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Re: Should I stay with this company or leave?

by pg (Canon)
on Nov 20, 2005 at 21:40 UTC ( #510288=note: print w/ replies, xml ) Need Help??


in reply to Should I stay with this company or leave?

If you love Perl so much, probably you should start to look for another Perl job, as nothing is more important than being happy with your work and your life. But don't rush, wait until there is a good opportunity pop up.

For the time being, learning some Java is not a bad idea either, especially you get this chance to gain hands-on experience with Java.

Perl's syntax is a bit messy, I guess everybody recognize/admit that to a level. But to most of the people, that does not change the fact that Perl is a very useful tool, with a very resourceful CPAN in the background.


Comment on Re: Should I stay with this company or leave?
Re^2: Should I stay with this company or leave?
by Anonymous Monk on Nov 20, 2005 at 22:16 UTC

    It's true that it is not a bad idea to learn Java, and I believe that I can learn a lot in that team. Everybody in the company knows that the Java team leader is a smart chip. He personally can code in several languages, and came from one of the top universities.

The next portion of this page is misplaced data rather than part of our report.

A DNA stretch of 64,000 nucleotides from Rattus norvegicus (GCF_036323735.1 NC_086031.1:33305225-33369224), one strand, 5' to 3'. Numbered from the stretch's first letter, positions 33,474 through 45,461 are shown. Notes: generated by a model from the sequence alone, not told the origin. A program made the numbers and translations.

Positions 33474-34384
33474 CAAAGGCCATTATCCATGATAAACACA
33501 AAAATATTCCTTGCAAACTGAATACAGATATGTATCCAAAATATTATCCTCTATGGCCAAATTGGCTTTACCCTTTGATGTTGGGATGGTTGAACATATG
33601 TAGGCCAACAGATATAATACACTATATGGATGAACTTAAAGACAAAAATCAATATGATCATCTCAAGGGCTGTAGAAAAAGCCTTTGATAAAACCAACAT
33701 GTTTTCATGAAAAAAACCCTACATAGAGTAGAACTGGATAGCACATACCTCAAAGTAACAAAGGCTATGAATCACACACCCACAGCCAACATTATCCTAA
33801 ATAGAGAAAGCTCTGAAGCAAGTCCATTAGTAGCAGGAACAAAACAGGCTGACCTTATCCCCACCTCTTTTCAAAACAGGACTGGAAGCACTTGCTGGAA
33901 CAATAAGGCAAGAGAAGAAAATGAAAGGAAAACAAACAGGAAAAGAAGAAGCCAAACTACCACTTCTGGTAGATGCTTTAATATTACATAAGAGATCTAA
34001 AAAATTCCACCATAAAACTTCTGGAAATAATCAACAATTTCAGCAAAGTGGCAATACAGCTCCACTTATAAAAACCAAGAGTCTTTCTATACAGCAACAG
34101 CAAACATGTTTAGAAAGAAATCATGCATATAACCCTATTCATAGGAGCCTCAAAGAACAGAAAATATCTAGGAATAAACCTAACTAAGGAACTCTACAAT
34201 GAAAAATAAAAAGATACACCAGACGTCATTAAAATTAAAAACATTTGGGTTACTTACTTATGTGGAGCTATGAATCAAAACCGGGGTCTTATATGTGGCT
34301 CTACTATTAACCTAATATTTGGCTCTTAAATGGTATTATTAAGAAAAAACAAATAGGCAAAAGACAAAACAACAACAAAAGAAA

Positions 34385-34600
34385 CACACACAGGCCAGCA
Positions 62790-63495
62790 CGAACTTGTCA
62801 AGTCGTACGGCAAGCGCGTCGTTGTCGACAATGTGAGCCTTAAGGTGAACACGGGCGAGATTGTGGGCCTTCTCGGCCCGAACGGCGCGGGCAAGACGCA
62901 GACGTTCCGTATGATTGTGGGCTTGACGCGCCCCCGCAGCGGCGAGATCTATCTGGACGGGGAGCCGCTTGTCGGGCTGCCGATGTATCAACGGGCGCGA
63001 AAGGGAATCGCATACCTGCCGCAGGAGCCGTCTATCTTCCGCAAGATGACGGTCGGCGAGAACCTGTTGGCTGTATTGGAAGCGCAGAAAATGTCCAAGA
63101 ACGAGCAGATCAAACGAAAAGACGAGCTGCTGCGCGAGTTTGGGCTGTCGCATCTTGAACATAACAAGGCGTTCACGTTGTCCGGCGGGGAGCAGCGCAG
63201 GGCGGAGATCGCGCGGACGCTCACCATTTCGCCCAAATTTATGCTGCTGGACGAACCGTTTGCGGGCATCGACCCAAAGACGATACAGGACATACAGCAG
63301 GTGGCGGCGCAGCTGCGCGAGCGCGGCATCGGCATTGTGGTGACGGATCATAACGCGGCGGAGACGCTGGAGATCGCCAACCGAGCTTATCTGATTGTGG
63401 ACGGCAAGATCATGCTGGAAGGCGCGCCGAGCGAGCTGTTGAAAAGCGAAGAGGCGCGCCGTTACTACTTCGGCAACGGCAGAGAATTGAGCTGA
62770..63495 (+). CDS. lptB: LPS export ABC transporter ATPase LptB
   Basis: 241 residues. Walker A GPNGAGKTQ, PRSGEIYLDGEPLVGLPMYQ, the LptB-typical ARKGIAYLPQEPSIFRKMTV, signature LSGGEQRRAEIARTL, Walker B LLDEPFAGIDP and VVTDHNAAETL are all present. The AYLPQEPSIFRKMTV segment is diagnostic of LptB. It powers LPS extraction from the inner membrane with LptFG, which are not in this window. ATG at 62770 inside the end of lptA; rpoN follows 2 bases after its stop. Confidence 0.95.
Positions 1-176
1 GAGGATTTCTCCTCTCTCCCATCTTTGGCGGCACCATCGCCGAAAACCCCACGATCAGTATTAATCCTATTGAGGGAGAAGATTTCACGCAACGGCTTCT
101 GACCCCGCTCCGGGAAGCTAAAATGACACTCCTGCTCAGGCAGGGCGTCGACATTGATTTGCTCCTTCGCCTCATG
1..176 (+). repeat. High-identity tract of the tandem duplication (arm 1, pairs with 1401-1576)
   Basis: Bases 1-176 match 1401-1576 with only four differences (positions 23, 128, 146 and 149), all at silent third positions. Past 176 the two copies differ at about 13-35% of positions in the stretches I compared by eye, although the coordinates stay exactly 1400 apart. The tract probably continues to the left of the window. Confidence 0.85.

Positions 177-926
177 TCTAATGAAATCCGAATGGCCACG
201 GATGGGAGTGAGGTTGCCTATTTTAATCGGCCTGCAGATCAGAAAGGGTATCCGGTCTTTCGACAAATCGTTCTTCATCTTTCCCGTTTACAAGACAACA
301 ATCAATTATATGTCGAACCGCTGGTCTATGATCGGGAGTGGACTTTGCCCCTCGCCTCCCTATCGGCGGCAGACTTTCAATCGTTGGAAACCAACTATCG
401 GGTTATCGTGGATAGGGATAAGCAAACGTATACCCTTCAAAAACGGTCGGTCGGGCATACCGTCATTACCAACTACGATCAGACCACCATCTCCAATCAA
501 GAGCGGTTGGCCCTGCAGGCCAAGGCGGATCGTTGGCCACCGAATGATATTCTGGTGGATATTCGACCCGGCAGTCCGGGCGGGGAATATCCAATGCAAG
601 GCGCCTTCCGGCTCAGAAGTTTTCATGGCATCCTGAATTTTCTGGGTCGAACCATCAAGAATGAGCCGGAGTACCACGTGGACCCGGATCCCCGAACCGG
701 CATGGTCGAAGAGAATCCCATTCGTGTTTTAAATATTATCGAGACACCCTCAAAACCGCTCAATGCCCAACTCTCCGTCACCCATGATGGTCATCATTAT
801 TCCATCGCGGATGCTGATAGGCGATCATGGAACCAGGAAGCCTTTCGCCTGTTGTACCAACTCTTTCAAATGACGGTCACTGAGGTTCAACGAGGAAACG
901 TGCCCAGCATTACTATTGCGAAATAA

In one of the lunch conversation we had a while back, the guy said that, he found Perl is easy to learn and useful, but it is simply not a language for the troop, but only a language for individuals. He said that Perl's way of OO clearly against Perl's simplicity, and only idiot will enjoy it.

      the guy said that, he found Perl is easy to learn and useful, but it is simply not a language for the troop, but only a language for individuals. He said that Perl's way of OO clearly against Perl's simplicity, and only idiot will enjoy it.
      Is this the same Anon troll that has been writing stories a while? Now he knows everyone just would ignore him, so he starts mildly and then puts his trolls in other people's mouths?

        I was wondering the exact same thing. The OP itself seemed genuine (if odd) enough, but some of the comments since then do sound a bit too trollish.


        Debugging is twice as hard as writing the code in the first place. Therefore, if you write the code as cleverly as possible, you are, by definition, not smart enough to debug it. -- Brian W. Kernighan
Re^2: Should I stay with this company or leave?
by Your Mother (Canon) on Nov 20, 2005 at 22:29 UTC

    I'm with pg. When you get a chance to get paid to learn something new, you should never refuse (unless it's torture or chemical weapons manufacture or something). Learn some Java while you get your resume/CV out there. You might find you really like Java. Having more skills will mean you can take a wider range of jobs either way. The last physical office I contracted in was only consciously hiring for Java hackers but they were waist-deep in Perl that needed daily work so anyone that had Perl chops could do that as much as they liked. I think this exactly Java:Perl perception:usage happens to some degree in many, many offices.

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